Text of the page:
BRIG PROJECT, NEW MEMBERSHIPS TOLD AT BOOT REUNION
September 14, 1988 The Reveille
Bill Russell looked around the courtyard of the crumbling old Navy brig at Sampson State Park Saturday morning and said, "You know, we could hold the whole reunion right here if we could get the place preserved and fixed up."
Russell - President William R. Russell of the Sampson WW-II Navy Veterans - was talking about the year-old organization of boots - trainees - who went through the old Sampson Naval Training Station during World War II; and its campaign to influence the state and federal governments to convert the old fence-enclosed Navy jail into a memorial library, museum and gathering place.
He said thus far state legislators have not responded to the organization's inquiries, but when Finger Lakes Parks Commissioner Andrew Mazella spoke to the group at its reunion gathering Saturday morning in the Park Headquarters, he called the weekend "a sentimental journey" and urged the Old Boots not to stop with state lawgivers, but to take "The Battle For the Brig" to state and national representatives in their home states.
He observed that a half-million dollar effort would be needed to put the hollow square building back into occupyable condition, and said that while the battle was being fought very well at the moment, he hoped "you'll go home refreshed to continue the battle ... I know you will be successful."
Also supporting the effort is the Sampson State Park Superintendent Wally Dreher.
What Russell, of Corryton, Tenn., saw as he looked around the tree- and brush-invaded courtyard and the mouldering cell blocks and halls was a building housing memorabilia and literature of the War Years at Sampson, things collected from the rapidly-growing membership of the organization. The tally passed the 900 mark at reunion time this year and is expected to hit 3000 by the third reunion, scheduled for mid-September, 1989.
He saw a cleared and resurfaced courtyard surrounded by cleaned and reappointed assembly halls suitable for a large gathering, suitable for the functions of the organization, in future years. He envisioned restoration of one cell block to retain some essence of the building's original use.
"I can't understand the seeming disinterest of the state legislators," he said, declaring that the reunion and the historic and memorial significance of the building would bring thousands of people to the area every year, enhancing the local economy.
Support has come from the Seneca County Board of Supervisors, which earlier this summer passed a resolution supporting the brig restoration project, and represented at the reunion by Board Chairman Edwin G. Nelson. Nelson also is a member of the organization, having trained at Sampson during the war.
Assemblyman Michael f. Nozzolio told The Reveille Tuesday that he had been contacted by Barny Olschewske of Seneca Falls, Region 1 director, and that he stood "ready, willing and able to help this organization in any possible. They have come to me and asked for assistance, but we're waiting for specific cost estimates and proposals.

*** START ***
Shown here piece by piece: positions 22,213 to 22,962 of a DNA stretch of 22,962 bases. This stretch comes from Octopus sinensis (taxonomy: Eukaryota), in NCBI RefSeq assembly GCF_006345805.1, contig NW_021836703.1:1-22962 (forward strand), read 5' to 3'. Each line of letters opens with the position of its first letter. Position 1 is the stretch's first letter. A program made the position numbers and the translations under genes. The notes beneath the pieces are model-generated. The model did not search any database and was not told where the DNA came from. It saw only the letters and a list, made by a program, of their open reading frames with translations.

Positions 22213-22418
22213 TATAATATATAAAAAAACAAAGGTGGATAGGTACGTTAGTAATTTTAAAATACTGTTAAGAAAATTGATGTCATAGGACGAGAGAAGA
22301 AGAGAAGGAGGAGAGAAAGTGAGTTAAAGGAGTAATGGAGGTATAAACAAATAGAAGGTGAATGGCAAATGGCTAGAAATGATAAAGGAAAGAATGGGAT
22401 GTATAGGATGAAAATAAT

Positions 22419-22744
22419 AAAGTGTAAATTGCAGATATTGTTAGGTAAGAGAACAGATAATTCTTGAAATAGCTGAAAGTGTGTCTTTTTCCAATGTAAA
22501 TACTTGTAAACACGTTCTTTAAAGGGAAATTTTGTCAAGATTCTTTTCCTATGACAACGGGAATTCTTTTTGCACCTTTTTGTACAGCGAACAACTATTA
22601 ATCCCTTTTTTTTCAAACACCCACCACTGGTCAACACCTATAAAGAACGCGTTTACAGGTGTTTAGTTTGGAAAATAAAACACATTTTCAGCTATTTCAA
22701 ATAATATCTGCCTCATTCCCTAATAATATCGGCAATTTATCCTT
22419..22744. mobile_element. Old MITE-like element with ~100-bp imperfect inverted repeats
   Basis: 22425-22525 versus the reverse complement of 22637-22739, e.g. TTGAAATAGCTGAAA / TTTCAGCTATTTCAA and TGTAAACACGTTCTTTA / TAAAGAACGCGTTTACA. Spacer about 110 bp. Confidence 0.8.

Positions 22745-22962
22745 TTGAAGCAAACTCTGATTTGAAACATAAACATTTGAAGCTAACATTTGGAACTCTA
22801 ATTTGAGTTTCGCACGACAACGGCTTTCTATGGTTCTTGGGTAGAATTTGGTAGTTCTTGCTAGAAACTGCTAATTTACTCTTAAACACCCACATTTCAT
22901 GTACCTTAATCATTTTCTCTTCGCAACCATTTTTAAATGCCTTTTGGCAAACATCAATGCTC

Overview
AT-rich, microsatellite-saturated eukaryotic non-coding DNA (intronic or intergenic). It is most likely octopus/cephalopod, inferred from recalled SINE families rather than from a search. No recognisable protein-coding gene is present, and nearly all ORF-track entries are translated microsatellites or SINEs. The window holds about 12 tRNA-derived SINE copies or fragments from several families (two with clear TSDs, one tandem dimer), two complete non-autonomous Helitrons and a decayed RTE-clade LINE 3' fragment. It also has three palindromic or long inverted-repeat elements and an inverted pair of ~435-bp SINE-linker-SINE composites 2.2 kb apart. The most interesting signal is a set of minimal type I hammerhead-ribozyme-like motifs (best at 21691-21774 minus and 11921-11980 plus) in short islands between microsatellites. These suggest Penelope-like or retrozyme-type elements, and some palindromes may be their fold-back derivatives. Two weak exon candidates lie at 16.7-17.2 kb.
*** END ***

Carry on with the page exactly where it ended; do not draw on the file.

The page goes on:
Photo at right>
SHARING REMINISCENCES with Anthropologist Louise Krasznowicz of Albany, who says she guesses she's a mascot of the group, are officers of the Sampson WW-2 Veterans who reunited last weekend for the second time at the Waterloo VFW Post and Sampson State Park. Krasznowicz, who was doing a study here last year when the first reunion was held, attended out of curiosity, made fast friends with some of the Old Boots and was an invited guest this year.
Her companions are Treasurer Paul McKee, of Medina, President William Russell of Corryton, Tenn., Division 1 Director Barney Olschewske of Seneca Falls and Area Representative Mike Yaremchuck of Weedsport.
SEZ IT ALL - The T-shirt worn by Don Hetler of Berwick, Pa., tells you where it's at when the Sampson WW-2 Navy Veterans get together at their early 1940s training site
"The Sampson development during World War II touched virtually every family in Seneca County and environs, and it's an important part of our historical past which deserves recognition. It would be a fitting memorial to those who served at Sampson."
Russell said that among the significant things coming out of the reunion and board and general membership meetings was approval of the by-laws with inclusion of a clause creating associate membership status available to any spouse or bloodline relative of a Sampson recruit, special trainee or member of its ship's company.
Also approved were sustaining memberships for other Navy veterans, of World War II, Korea and Vietnam.\
Both the Sampson group and the membership of the other categories, he said, are being encouraged to form auxiliaries, and he said he expected the first to be located at Waterloo Memorial Post 6433, Veterans of Foreign Wars, which has hosted the two reunions.
Also speaking at the gathering Saturday at Sampson were Capt. Leonard J. Zavada of Wyoming, Pa., a Sampson boot who made a career of the Navy and rose through the ranks to retire at his present rank; and Master Chief Dominick J. Cerra, ret., of Dunmore, Pa. Several other top non-coms and officers were recognized.
Speaking at the Saturday night banquet at the VFW was Rear Admiral M. W. Leukhardt, of the Naval Reserve Readiness Command in Scotia. Also present were Loretta Gleason of Rochester, who trained at Sampson as a nurse and retired as a lieutenant commander in the Navy Nursing Corps. and, said Russell, "some fellows with incredible battle records. They're just a great bunch of Americans."